A Letter Without Words – a documentary about a Jewish grandmother who dared to film life in Berlin during the rise of Nazi Germany after filmmaking had become illegal – was a winner at the 1998 Sundance Film Festival and was screened as part of the United Nation’s celebration of the 50th Anniversary of the Declaration of Human Rights. The project, by New York’s Lisa Lewenz and Ella Arnhol, was also assisted by the New York-based Fund for Jewish Documentary Filmmaking, a new sponsorship source for any filmmakers working with Jewish themes and needing finishing funding.
As a division of the National Foundation for Jewish Culture, the documentary fund was endowed with a US$650,000 grant from Steven Spielberg’s Righteous Persons Foundation three years ago and was recently renewed indefinitely.
Grants administrator Ariana Reaven says the documentary fund was established to help documentary filmmakers complete their projects. Applicants must be American citizens or residents must have their projects at a director’s cut stage and allow it to be screened in order to receive funding of up to US$50,000.
‘We want to support films that will succeed in film festivals, both national and international, and deal with a wide range of Jewish issues, both contemporary and historical,’ says Reaven. About half of the average 70 applications per year come to the documentary fund without any other assistance, she adds.
While the 1998 grant winners were expected to be named at press time, the six 1997 winners shared US$160,000. Joining A Letter Without Words as 1997 winners were: Arguing the World (New York-based Joseph Dorman), which documents the lives and careers of New York intellectuals Irving Howe, Irving Kristol, Daniel Bell, and Nathan Glazer; From Swastika to Jim Crow (Hudson, New York-based Steven Fischler and Joel Sucher), about exiled Jewish scholars who find teaching posts in the black colleges of the southern U.S.; Silence (New York-based Tana Ross and Orly Yadin), the story of a child Holocaust survivor told through animation and cello music; Trembling Before God (New York-based Sandi Dubowski), an exploration of the struggles of gay and lesbian Orthodox Jews; and, Either/Or (New York-based Susan Korda), a personal account of the effects of the Holocaust on the second generation.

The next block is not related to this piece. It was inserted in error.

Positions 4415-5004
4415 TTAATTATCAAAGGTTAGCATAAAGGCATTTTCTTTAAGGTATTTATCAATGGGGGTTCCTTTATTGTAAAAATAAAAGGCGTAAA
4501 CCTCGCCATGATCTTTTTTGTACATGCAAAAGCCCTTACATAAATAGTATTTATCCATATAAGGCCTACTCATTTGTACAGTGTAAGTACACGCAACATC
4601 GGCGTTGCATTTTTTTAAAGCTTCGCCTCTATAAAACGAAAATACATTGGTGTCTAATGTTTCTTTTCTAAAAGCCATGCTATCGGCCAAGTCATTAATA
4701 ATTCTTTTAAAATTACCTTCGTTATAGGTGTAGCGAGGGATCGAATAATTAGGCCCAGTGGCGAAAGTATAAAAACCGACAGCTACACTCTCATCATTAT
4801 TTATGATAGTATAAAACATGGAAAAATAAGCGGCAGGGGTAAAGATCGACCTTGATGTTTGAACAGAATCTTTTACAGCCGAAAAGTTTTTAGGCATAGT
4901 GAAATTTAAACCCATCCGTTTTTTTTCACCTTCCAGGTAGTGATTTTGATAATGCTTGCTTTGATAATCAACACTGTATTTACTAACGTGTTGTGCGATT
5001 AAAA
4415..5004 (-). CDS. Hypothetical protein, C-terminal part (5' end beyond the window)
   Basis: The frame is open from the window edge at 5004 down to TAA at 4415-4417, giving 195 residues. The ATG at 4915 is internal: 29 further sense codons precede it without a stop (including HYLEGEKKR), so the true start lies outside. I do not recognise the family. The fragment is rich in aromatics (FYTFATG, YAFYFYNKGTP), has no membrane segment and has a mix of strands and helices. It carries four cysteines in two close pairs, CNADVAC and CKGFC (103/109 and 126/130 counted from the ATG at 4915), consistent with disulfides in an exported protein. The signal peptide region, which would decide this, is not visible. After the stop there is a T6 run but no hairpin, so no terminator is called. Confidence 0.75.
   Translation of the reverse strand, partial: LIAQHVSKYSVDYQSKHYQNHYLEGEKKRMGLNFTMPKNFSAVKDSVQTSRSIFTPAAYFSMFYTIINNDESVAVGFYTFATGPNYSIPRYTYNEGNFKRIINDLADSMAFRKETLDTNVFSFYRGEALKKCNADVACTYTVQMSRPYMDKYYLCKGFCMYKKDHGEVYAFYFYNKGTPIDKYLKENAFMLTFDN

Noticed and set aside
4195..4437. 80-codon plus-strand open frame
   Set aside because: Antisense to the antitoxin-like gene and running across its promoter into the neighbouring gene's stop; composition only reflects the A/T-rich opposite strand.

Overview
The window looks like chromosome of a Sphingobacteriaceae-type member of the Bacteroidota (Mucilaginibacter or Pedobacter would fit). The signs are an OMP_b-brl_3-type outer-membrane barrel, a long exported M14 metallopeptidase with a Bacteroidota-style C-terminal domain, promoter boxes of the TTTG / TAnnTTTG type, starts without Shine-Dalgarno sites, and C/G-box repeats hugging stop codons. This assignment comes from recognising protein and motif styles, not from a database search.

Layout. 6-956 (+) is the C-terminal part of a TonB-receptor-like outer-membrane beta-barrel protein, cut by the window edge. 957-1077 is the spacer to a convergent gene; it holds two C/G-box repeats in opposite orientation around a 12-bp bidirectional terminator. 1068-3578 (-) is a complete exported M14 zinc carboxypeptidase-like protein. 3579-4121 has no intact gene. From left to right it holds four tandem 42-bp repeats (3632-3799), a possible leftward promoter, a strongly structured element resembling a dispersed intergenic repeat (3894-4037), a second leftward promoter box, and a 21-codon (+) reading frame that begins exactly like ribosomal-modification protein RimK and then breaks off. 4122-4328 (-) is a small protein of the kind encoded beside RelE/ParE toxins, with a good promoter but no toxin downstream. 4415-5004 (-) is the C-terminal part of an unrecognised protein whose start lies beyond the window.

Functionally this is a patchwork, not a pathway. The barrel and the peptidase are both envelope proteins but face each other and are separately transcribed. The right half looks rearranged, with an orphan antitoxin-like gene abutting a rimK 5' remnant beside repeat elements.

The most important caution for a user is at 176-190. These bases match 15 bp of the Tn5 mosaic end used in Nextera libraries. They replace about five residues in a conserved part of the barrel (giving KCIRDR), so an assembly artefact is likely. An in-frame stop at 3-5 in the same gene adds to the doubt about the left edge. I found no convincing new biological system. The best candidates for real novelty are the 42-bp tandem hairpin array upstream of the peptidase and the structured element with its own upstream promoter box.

Many fund-assisted projects, says Reaven, have gone on to play Jewish film festivals along with prestigious festivals such as Sundance and Berlin. Others have been aired on pbs stations. A Healthy Baby Girl, a fund recipient in 1996, went on to win a Peabody Award. The documentary by Judith Helfand is about a woman coming to grips with her exposure to des, a drug taken disproportionately by pregnant Jewish women between 1947-1971 and related to a high incidence of cancer of the reproductive organs in their daughters.
According to the guidelines for The Fund for Jewish Documentary Filmmaking, eligible applicants must have creative, editorial, and budgetary control of the proposed project, and must own the copyright of the completed film or video.
Priority will be given to those works-in-progress that combine intellectual clarity with creative use of the medium, can be completed within one year of the award, are standard one-hour or half-hour broadcast length, and are likely to be broadcast. Pre-production funding is not provided.
No grant will exceed US$50,000 or 50% of the total project budget, whichever is less. Most grant awards are expected to fall in the US$20,000-30,000 range.